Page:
2012 Loan Originator Survey
Survey and Analysis of the Nation’s Mortgage Loan Originators
Loan originators tend to be a loyal bunch, with the average originator having been at the same employer for several years. Few of the originators found their current jobs through traditional job search methods. Most of the survey participants indicated that they don’t work for a bank — a sharp contrast to the overall originator population. Over a quarter of survey participants are self-employed.
Just 5 percent found their job through a job search, only 4 percent were located through a recruiter and a meager 0.8 percent said help wanted ads were the source of their current jobs.
Included in the 39 percent who indicated that they found their current job through “other” were 28 percent who said that they are self-employed.
The share of originators who work for a bank was 12 percent, and an additional 6 percent said they work for a mortgage subsidiary of a bank.
The 18 percent share of loan officers in the 2012 Loan Originator Survey who are associated with a bank is in sharp contrast to the overall mortgage lending population; seven of the 10-biggest residential lenders during the third quarter were banks, and those seven institutions accounted for 56 percent of all U.S. residential originations.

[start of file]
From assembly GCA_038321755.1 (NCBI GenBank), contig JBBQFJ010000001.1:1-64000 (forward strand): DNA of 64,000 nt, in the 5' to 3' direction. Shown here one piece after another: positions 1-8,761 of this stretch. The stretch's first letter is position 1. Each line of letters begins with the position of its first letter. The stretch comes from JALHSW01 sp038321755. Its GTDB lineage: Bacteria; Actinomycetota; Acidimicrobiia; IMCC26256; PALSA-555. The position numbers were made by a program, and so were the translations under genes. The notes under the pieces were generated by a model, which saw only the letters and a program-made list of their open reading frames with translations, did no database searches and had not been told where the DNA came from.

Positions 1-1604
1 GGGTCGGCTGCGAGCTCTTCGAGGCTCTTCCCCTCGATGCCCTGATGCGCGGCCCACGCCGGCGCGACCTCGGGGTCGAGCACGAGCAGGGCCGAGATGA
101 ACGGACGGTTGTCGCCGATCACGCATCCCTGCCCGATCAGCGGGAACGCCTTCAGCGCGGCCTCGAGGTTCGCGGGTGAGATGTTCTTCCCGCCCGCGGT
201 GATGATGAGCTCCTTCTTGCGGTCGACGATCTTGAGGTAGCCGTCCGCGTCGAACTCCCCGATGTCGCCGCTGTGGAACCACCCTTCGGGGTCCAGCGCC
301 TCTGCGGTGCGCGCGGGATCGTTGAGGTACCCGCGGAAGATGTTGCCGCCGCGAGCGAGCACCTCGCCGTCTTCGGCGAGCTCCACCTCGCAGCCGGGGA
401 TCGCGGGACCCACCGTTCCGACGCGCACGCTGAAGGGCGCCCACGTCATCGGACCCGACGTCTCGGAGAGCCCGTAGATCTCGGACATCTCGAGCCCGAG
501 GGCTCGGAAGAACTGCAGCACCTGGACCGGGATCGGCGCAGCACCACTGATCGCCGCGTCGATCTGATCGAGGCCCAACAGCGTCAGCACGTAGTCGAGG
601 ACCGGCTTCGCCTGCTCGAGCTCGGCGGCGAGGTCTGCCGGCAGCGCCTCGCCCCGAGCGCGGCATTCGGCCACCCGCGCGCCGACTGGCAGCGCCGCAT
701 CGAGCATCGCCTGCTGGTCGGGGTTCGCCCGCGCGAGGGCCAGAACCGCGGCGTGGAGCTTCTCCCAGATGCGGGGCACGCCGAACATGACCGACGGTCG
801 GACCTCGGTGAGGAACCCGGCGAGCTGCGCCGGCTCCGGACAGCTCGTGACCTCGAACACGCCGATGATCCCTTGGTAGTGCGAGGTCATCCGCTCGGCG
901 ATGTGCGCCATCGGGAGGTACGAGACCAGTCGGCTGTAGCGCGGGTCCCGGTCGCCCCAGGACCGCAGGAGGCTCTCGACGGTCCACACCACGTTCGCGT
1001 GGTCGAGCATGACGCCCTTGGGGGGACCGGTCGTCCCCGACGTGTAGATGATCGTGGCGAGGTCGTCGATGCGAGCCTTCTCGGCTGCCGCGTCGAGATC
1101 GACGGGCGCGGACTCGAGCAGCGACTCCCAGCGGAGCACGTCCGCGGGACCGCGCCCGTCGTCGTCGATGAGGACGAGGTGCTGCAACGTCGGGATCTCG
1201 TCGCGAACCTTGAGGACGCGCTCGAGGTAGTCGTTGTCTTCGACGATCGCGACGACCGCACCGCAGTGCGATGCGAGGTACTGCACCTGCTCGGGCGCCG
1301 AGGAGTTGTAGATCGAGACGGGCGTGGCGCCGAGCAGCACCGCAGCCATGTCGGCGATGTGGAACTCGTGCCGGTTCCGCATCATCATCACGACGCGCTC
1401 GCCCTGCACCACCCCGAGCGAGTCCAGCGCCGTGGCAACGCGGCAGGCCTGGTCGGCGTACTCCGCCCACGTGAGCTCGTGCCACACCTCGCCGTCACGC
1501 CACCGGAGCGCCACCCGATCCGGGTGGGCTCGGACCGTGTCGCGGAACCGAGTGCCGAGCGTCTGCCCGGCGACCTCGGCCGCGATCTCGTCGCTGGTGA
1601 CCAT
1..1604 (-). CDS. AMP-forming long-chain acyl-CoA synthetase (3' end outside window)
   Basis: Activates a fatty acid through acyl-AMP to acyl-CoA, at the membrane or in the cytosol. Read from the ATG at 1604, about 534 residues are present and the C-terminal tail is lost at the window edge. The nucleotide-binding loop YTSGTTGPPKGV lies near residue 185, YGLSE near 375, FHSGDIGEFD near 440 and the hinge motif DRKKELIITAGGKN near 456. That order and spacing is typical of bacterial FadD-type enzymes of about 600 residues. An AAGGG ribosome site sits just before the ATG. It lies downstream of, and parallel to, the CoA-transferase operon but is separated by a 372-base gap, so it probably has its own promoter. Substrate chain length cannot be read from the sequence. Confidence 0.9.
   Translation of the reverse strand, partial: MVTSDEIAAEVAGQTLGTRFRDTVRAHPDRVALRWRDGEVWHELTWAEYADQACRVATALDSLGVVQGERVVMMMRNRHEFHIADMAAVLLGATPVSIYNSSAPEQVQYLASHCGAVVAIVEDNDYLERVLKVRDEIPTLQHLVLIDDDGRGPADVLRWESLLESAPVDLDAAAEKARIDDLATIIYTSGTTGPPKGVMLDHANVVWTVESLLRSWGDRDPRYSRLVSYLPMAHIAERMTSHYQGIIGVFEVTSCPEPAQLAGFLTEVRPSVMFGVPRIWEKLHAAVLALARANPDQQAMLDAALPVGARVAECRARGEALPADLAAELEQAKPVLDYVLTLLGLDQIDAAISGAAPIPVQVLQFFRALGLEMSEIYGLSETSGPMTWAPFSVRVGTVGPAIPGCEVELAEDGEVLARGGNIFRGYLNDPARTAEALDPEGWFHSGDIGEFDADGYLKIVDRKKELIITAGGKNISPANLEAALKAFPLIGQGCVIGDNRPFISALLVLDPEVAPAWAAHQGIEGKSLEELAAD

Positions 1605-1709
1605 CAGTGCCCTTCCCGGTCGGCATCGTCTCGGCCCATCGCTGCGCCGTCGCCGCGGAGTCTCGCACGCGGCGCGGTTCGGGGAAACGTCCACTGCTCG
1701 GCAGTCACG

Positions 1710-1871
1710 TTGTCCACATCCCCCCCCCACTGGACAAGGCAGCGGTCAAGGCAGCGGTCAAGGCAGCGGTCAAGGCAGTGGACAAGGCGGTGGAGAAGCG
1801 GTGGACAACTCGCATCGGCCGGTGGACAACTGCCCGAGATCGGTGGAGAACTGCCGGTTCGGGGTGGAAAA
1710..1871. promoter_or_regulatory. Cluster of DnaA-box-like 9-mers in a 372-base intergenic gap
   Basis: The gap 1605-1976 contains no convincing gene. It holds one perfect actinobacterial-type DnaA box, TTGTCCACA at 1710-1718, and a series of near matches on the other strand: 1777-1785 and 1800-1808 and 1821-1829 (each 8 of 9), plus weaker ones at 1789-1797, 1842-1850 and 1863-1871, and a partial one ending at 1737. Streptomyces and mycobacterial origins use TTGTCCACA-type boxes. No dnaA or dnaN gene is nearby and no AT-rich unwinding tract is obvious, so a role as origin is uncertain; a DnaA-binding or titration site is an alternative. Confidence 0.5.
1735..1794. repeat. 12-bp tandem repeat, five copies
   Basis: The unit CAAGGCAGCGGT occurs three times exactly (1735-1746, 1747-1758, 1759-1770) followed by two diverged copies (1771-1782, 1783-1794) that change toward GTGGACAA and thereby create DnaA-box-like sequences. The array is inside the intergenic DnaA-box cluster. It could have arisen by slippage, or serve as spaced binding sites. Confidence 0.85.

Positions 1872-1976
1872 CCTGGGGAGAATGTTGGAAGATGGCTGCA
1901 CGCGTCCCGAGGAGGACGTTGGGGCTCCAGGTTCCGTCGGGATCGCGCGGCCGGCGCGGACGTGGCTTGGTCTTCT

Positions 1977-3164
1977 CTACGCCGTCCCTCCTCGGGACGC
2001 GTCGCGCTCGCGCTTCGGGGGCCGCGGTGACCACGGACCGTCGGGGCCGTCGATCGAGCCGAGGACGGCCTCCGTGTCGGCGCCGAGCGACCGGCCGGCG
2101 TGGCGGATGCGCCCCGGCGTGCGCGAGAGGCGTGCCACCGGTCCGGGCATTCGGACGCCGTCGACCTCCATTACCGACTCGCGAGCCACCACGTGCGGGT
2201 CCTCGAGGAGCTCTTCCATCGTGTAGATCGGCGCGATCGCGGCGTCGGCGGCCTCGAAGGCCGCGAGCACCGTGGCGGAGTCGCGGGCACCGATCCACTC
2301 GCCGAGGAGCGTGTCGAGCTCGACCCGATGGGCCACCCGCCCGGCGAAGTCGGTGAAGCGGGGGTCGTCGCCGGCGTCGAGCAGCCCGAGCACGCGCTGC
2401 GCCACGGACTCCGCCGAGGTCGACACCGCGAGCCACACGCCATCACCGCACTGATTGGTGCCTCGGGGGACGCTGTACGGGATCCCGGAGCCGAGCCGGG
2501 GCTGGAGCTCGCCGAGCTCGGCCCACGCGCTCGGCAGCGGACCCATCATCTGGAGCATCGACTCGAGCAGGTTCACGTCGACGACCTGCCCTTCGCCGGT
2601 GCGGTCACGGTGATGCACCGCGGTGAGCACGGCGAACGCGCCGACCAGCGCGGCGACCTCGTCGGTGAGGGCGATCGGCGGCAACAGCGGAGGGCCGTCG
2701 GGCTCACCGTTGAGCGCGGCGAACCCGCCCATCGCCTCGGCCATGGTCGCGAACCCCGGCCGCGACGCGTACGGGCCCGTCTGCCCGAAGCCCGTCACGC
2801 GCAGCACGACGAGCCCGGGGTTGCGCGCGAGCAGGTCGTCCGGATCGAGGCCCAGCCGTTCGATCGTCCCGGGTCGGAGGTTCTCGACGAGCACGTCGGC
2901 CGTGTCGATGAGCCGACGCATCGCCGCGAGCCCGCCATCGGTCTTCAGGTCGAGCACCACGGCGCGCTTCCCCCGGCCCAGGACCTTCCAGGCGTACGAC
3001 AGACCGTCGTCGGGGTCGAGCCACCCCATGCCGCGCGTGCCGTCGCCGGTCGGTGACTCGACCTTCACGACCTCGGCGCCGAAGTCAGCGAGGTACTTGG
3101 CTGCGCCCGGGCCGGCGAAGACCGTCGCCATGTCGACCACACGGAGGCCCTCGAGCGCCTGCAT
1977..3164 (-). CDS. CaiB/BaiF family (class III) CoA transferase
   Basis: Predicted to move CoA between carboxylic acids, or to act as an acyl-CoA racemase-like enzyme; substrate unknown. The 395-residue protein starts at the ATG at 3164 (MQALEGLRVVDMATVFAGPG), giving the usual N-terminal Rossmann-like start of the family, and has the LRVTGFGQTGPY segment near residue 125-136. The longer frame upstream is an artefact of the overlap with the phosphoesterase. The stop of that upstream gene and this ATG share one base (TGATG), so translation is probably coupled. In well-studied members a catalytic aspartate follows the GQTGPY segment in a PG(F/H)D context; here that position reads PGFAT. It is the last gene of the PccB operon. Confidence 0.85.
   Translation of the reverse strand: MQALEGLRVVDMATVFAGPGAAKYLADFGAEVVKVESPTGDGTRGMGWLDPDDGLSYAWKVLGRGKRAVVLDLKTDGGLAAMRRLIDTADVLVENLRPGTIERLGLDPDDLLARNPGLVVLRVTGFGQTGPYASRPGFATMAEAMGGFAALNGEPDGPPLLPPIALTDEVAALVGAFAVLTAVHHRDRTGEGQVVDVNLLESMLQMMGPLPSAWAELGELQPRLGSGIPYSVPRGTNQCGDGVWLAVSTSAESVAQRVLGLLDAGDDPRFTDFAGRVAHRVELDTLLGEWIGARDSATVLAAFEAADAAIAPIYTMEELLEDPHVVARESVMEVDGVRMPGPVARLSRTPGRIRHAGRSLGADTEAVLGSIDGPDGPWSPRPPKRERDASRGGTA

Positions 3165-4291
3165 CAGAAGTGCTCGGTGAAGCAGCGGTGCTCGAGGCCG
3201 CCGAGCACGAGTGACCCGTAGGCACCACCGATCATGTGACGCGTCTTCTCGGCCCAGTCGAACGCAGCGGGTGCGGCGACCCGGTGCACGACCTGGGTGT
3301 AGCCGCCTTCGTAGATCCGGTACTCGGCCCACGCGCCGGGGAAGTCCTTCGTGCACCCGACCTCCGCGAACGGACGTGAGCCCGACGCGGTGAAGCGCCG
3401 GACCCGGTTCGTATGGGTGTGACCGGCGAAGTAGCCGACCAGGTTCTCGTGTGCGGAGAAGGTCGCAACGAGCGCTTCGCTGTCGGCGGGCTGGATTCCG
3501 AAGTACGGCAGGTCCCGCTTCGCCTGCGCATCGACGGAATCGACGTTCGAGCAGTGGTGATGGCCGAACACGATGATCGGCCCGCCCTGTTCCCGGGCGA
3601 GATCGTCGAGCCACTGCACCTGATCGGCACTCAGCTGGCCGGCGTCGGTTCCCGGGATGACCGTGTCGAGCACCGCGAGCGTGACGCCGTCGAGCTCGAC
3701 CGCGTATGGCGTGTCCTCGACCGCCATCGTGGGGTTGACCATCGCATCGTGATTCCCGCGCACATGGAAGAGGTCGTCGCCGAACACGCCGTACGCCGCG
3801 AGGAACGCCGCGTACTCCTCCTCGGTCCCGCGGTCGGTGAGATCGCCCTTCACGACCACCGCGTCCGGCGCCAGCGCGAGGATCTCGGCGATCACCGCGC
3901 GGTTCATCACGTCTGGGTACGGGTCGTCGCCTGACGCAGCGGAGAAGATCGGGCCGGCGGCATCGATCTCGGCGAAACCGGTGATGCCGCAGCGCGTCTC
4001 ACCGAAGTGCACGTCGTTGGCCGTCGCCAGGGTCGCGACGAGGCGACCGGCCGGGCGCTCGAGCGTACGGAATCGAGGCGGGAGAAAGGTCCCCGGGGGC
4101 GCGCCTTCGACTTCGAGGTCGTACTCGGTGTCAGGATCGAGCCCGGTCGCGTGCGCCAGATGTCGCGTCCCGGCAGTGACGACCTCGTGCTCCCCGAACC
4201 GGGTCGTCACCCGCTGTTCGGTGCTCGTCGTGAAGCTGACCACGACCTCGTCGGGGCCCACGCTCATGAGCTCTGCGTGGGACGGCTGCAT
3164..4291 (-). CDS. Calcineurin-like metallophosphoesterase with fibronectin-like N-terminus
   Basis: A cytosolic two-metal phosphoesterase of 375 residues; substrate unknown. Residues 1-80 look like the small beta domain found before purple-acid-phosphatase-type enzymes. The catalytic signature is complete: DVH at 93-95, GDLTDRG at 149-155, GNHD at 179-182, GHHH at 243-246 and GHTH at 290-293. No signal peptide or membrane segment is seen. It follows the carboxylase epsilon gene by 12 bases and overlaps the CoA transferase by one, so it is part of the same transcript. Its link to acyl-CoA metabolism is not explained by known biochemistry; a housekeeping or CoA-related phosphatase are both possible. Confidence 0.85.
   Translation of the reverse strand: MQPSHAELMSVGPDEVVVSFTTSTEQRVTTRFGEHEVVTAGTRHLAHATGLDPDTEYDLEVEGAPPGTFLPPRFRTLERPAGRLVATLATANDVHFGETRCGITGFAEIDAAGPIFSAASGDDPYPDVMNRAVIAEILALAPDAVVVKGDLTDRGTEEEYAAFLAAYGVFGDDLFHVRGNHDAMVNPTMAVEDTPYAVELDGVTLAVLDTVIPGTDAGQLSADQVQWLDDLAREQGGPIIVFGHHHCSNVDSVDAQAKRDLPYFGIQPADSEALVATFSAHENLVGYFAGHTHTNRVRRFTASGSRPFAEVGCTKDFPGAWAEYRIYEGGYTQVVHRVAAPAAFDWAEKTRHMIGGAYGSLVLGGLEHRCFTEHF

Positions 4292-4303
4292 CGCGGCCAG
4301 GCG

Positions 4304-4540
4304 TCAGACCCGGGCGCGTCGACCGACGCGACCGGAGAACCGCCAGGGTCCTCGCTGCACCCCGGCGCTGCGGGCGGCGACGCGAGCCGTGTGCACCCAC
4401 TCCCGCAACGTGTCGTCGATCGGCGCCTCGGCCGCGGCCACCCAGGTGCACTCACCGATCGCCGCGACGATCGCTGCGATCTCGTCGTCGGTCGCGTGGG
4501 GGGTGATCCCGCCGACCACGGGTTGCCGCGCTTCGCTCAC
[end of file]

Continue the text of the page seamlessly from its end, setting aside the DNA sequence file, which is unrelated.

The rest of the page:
The numbers also contrast the registrations through the Nationwide Mortgage Licensing System. As of Sept. 30, there were 115,826 state-licensed or state-registered individuals on NMLS, while the federal banking registry had 394,470 registrants.
7 Refinance Strategies
Refinance to a lower interest rate: If interest rates have dropped since you took out your original mortgage, refinancing to a lower rate can help you save money on your monthly payments and reduce the overall cost of your loan. Refinance to a shorter loan term:...